VisitEngland’s Annual Attractions Survey shows historic properties experienced significant growth in visitor numbers in 2017. Of the 1,400 English attractions surveyed the research found that historic properties such as mills, monuments, boats and burial grounds saw the largest increase in visitor numbers, up eight per cent on 2016.
Visits to farm attractions also experienced strong growth in 2017, up 5% on the previous year. Historic houses and palaces along with visitor and heritage centres and places of worship all saw increases of 4% in 2017.
Minister for Arts, Heritage and Tourism Michael Ellis said: “Our world-class attractions have once more proven to be a huge draw for both UK and overseas visitors.
“Whether it be our unique historic places like Stonehenge, museums like Oxford’s Ashmolean Museum, or cultural hubs like NewcastleGateshead – home to the Great Exhibition of the North this summer – we have attractions that are the envy of the world.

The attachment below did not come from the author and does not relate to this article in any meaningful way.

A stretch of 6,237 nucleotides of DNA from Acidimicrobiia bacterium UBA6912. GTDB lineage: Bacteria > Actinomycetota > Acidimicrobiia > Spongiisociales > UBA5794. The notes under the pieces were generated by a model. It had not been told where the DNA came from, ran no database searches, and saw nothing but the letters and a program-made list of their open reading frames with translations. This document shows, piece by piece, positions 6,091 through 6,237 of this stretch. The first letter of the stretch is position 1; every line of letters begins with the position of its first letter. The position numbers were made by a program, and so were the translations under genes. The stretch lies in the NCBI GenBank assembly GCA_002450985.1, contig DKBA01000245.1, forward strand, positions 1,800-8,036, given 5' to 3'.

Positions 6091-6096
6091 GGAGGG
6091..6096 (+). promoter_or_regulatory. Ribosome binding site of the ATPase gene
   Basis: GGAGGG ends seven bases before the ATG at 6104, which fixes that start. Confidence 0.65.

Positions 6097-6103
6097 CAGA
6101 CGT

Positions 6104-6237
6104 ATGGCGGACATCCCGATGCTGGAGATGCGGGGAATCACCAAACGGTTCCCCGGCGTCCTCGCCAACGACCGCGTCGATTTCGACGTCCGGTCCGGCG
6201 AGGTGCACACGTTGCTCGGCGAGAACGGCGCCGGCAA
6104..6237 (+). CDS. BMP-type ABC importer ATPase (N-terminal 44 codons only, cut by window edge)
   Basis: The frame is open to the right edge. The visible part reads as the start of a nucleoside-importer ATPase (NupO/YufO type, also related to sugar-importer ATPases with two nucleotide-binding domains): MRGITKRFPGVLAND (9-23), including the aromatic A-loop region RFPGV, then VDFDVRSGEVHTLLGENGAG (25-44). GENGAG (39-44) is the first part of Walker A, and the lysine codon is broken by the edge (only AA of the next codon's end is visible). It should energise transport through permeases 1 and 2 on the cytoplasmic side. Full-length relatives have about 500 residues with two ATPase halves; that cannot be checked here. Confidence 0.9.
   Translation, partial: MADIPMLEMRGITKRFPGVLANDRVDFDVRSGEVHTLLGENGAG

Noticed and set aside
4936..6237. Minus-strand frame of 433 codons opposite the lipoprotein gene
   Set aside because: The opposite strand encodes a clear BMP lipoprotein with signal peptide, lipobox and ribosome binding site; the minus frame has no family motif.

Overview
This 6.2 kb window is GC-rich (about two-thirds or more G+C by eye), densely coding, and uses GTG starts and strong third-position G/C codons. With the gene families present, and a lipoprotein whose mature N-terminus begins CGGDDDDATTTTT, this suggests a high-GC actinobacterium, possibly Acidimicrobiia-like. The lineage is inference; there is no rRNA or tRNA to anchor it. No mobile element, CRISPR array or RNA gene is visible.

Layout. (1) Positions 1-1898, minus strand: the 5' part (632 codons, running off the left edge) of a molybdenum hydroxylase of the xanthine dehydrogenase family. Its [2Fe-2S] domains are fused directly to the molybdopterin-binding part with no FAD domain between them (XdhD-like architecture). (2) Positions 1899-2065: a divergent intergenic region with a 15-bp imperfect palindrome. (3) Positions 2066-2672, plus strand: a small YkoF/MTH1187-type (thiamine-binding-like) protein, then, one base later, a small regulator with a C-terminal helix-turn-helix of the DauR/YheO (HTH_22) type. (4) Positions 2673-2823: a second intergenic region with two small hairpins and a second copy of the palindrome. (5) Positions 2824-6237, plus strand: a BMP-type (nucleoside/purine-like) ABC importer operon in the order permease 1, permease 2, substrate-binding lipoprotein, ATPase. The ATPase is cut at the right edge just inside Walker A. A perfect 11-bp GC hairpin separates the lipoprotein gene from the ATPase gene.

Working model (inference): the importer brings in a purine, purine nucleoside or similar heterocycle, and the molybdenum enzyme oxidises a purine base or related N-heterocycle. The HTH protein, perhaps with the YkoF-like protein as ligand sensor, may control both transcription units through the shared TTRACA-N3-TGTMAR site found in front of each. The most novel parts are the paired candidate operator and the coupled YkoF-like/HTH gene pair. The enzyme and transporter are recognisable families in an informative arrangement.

“As we look ahead to the UK’s exit from the European Union, we remain absolutely committed to supporting our tourism sector and boosting local economies up and down the country.”
VisitEngland Chief Executive Sally Balcombe said: “Visitor attractions are an important part of our tourism landscape, driving visitors to discover more of England. It is great to see people are getting out and exploring the huge variety of attractions and places of interest on offer across the country, boosting tourism and distributing the benefits across local economies.”
The British Museum was the most visited ‘free’ attraction in England in 2017 for the 10th consecutive year with nearly six million visitors, and the Tate Modern came a close second with more than five and a half million.
The Tower of London topped the list as the most visited ‘paid for’ attraction for the ninth year running with 2.8 million visitors and Chester Zoo came in second place with 1.9 million.
Overall, visits to England’s attractions rose by 2% in 2017. Visitor attractions overall reported increased spending of 7% on 2016.
Tourism is worth £106 billion annually to England.
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